Is it rape if a man pretends to be a woman’s boyfriend and has sex with her while she sleeps? Of course it is, but in a bizarre case in California, what one would think is common sense is being disputed.
Here’s the setting: A woman and boyfriend were sleeping soundly in bed. The boyfriend left, and another man entered the room as the woman slept. She believed it was her boyfriend who climbed into bed with her, but instead it was another man, who then began to rape her.
But a law written into the California Legislature in 1872 states fraudulent rape only occurs if the woman is married to the man who is being impersonated.
Part of the California law reads, “spouse-impersonators ought to be punished, and it has done so by stating that victims of spouse impersonation are victims of fraud in the factum.”
So what’s a spouse? Only after a couple has made a commitment to each other by signing an obligatory legal document has their relationship evolved into true spouse-hood. Without this label, the relationship doesn’t count toward convicting a rapist by fraud if he impersonates a mere boyfriend.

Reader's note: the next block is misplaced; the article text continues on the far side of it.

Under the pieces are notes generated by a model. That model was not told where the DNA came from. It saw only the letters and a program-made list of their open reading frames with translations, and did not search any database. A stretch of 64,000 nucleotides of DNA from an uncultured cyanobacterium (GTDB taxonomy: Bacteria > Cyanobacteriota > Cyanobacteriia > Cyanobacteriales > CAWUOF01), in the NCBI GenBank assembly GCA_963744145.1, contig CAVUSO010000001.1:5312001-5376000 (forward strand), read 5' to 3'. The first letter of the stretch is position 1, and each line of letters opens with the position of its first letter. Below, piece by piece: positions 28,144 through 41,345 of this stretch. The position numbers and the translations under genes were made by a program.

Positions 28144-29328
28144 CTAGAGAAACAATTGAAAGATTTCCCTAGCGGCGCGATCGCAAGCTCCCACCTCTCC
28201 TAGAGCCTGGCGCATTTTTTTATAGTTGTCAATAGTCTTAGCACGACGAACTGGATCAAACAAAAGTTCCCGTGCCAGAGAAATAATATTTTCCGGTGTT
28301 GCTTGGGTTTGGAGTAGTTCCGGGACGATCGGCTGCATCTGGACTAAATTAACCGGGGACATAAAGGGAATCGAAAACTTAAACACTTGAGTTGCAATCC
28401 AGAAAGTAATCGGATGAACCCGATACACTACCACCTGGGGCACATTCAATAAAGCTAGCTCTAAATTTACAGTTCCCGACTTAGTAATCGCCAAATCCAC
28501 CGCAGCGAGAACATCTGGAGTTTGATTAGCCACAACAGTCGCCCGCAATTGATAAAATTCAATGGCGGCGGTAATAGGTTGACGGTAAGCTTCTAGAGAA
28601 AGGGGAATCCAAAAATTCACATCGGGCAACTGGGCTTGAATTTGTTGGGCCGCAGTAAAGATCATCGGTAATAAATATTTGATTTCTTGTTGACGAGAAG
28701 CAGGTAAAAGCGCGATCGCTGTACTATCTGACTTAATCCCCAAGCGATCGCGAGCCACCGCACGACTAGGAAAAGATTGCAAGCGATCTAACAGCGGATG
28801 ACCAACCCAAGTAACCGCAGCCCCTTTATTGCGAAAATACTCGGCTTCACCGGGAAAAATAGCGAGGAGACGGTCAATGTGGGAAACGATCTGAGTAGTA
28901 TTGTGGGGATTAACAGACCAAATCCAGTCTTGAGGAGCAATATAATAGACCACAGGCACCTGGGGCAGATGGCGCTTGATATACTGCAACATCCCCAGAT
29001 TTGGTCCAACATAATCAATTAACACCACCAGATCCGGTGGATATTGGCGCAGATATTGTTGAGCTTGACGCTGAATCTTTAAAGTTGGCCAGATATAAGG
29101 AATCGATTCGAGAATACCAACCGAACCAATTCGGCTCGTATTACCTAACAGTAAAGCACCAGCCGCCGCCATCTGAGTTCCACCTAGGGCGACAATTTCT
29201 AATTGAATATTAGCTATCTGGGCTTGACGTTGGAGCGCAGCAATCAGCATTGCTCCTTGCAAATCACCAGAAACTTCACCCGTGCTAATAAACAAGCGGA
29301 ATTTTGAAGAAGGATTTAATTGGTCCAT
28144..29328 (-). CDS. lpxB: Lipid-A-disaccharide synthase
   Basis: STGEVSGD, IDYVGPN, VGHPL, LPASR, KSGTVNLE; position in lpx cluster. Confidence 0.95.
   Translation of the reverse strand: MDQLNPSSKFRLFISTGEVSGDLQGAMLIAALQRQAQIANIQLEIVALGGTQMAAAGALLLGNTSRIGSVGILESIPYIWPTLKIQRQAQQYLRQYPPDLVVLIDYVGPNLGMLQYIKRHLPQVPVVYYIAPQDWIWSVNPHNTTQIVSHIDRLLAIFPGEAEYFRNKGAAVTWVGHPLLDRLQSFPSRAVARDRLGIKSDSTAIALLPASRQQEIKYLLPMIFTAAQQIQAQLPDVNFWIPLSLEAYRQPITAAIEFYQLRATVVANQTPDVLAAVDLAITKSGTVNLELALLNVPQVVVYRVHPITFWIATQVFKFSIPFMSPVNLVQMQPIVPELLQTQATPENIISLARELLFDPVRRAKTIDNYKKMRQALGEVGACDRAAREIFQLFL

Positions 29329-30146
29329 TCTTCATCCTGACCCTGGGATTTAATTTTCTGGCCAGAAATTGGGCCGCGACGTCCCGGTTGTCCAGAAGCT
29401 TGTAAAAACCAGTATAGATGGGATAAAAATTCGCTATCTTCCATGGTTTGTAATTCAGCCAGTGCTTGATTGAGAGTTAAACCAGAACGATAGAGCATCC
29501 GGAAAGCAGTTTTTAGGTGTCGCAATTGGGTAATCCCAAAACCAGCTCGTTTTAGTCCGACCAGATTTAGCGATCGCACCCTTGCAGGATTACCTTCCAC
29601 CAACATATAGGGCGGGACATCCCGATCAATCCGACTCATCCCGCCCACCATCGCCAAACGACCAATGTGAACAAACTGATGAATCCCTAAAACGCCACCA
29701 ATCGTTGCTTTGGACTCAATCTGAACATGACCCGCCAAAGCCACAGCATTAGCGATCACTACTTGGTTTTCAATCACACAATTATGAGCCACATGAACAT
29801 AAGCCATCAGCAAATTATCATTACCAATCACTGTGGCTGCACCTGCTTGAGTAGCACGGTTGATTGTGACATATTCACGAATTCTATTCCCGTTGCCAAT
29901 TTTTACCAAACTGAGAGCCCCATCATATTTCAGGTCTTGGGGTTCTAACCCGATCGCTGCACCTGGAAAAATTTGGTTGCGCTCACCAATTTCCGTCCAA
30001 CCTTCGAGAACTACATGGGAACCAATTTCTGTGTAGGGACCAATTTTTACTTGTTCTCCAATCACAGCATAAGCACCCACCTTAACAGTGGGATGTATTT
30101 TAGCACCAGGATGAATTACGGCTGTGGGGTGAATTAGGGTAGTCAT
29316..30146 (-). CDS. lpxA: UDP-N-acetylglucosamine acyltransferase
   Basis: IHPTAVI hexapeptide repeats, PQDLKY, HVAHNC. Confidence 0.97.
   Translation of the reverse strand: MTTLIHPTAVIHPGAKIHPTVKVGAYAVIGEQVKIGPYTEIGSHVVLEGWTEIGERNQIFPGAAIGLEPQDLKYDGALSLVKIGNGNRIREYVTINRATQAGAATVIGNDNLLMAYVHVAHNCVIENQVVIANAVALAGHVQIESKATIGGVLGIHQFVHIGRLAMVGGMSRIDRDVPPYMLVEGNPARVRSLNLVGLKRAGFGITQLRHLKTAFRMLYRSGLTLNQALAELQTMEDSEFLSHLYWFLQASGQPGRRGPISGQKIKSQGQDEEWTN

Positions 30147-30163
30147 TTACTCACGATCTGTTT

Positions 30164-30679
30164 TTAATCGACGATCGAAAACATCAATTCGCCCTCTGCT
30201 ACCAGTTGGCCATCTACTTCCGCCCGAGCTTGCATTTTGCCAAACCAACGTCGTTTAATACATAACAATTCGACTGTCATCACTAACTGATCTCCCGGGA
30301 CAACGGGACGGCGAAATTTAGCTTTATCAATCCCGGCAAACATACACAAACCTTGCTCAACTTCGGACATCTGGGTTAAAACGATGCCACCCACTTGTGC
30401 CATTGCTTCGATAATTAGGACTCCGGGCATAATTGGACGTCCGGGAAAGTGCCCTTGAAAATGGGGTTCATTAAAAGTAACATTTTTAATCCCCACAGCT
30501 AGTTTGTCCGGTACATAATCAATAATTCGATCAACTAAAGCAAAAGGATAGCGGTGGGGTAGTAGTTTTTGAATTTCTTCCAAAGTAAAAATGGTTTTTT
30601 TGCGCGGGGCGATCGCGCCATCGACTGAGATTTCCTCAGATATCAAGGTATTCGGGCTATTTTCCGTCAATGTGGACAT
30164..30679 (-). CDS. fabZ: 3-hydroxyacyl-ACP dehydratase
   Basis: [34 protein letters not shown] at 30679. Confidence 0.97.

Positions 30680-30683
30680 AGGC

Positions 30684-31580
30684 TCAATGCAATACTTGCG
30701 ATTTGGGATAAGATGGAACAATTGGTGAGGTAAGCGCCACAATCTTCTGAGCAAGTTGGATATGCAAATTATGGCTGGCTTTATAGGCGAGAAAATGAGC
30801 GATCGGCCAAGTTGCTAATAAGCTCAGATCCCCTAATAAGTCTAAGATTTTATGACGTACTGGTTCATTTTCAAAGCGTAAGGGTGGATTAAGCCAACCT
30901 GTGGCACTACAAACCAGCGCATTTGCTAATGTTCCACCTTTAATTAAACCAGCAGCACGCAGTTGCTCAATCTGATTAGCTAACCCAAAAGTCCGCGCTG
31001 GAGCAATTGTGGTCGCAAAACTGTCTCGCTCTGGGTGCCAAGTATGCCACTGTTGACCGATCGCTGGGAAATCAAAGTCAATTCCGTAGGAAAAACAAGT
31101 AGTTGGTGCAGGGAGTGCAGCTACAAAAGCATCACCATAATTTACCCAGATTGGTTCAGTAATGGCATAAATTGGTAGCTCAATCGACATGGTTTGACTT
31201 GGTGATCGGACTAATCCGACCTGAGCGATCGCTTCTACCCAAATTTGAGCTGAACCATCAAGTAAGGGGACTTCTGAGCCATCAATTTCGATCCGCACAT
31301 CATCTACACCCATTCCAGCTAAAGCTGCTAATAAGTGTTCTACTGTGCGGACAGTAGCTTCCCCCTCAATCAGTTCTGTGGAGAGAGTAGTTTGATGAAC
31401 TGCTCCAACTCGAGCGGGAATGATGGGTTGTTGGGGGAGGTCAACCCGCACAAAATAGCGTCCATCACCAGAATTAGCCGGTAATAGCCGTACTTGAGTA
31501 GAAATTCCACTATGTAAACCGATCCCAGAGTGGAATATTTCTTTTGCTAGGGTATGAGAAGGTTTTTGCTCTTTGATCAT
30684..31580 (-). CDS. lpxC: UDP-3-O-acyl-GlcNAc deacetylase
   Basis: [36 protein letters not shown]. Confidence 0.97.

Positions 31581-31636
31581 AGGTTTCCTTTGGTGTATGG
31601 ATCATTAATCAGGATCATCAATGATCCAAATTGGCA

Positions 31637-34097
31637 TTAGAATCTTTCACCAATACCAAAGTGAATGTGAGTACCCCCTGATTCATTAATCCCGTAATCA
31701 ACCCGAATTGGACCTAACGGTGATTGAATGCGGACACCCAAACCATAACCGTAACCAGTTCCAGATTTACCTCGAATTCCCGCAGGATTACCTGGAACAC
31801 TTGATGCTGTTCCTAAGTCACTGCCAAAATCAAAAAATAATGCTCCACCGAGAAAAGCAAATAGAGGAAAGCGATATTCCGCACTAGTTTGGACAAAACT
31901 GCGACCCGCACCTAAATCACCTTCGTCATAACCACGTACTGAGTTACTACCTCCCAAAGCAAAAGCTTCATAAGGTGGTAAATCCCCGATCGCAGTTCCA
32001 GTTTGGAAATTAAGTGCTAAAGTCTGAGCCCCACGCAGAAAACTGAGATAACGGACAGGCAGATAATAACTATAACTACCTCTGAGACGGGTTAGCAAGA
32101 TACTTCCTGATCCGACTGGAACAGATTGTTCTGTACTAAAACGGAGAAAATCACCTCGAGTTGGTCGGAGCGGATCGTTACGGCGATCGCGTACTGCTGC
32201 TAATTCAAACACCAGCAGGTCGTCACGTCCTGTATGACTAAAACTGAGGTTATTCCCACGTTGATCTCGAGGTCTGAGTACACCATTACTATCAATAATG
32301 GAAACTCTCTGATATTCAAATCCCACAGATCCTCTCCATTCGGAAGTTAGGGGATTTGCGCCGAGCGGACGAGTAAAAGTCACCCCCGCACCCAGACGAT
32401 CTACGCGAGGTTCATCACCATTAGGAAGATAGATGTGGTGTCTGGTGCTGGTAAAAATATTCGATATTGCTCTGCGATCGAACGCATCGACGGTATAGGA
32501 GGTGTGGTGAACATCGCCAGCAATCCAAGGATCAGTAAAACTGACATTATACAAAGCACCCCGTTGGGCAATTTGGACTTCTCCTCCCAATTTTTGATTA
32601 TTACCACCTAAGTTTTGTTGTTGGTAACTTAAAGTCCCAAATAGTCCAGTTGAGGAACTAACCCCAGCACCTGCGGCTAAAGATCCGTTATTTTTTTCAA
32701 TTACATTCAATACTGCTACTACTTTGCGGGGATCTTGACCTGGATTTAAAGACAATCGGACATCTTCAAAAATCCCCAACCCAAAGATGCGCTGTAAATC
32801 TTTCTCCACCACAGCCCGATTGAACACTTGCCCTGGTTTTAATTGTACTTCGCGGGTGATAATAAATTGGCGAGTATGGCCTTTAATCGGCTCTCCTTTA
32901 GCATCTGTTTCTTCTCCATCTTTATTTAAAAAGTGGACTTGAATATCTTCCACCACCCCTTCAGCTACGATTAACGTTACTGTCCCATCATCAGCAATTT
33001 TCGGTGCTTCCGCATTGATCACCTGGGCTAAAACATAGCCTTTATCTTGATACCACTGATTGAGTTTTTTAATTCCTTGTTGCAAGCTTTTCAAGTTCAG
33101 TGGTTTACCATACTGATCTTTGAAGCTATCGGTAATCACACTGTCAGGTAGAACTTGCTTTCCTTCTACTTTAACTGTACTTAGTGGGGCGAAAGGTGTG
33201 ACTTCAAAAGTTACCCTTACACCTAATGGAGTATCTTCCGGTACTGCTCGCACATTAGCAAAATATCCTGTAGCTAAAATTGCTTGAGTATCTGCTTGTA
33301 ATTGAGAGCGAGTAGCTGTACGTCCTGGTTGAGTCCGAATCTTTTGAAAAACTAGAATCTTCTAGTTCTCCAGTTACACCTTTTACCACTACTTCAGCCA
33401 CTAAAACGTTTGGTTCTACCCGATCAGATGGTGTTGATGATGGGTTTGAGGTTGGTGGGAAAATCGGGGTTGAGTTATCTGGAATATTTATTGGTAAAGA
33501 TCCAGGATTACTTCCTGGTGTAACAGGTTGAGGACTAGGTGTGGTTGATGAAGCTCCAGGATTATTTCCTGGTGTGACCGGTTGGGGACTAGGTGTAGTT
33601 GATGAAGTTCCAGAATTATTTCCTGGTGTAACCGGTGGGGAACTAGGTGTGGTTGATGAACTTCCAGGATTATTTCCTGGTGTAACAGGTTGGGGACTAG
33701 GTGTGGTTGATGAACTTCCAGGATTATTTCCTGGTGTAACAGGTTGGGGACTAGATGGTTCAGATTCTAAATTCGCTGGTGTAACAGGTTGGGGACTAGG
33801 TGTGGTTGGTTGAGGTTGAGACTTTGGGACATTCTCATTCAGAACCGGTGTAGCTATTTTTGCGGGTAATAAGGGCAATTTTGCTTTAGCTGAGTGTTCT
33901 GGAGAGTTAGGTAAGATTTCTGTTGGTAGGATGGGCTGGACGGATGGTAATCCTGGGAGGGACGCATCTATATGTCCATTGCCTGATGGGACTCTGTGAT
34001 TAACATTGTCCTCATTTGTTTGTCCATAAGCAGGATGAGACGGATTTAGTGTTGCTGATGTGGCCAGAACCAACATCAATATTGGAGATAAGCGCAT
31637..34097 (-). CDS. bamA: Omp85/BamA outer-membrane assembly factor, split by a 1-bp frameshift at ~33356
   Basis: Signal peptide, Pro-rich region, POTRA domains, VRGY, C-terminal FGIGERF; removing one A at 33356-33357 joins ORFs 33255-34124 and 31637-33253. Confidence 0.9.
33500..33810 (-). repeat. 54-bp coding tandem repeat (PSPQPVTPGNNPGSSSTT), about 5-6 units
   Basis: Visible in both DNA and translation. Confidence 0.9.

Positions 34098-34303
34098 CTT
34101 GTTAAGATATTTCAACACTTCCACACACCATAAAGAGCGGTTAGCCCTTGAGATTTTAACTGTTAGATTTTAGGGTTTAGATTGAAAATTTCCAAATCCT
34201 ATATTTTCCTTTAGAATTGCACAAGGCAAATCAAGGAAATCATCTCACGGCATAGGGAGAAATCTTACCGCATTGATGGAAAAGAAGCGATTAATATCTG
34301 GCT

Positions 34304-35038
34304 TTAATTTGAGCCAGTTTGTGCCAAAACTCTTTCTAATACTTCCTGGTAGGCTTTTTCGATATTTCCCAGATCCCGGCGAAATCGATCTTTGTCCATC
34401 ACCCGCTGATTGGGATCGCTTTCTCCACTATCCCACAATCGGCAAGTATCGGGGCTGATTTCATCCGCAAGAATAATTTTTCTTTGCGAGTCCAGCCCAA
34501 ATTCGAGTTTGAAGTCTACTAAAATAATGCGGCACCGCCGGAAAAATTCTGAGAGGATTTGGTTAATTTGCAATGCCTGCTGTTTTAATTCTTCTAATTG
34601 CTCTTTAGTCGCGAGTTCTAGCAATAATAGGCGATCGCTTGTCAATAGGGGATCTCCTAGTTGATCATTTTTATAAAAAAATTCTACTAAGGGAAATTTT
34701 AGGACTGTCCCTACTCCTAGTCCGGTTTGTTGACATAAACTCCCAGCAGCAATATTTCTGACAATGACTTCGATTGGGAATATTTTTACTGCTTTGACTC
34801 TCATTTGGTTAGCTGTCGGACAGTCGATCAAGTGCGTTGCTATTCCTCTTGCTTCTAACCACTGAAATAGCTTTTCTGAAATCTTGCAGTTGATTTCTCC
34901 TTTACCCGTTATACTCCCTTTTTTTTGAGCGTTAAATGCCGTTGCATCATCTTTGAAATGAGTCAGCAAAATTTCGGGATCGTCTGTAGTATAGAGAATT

Can’t we agree some things go without saying and brush aside the semantics of less-modern values of the time? Nope. The law is law; in fact, most states have the same language in their laws as well.
It would take far too long and entirely too much effort to go into each specific law and change the wording to include the many forms impersonation rape can manifest. So I suggest we change the definition of spouse. We could change it to simply refer to someone you are consistently “shtooping” or in a relationship with. But even then, this is a truly sexist mindset. A woman is only raped if she’s married, and her husband must validate her legal rights? This concept is outrageous and offensive and should be corrected immediately.
The case was overturned because of the wording of the law, but the rapist will still get jail time because having sex with a woman while she is asleep is considered a type of rape.
The American legal system needs to flex some modernity and announce to us and the world this is unacceptable. We should not let this type of patriarchal legal jargon slip through the cracks. Rape is rape; the victim’s marital status is not important.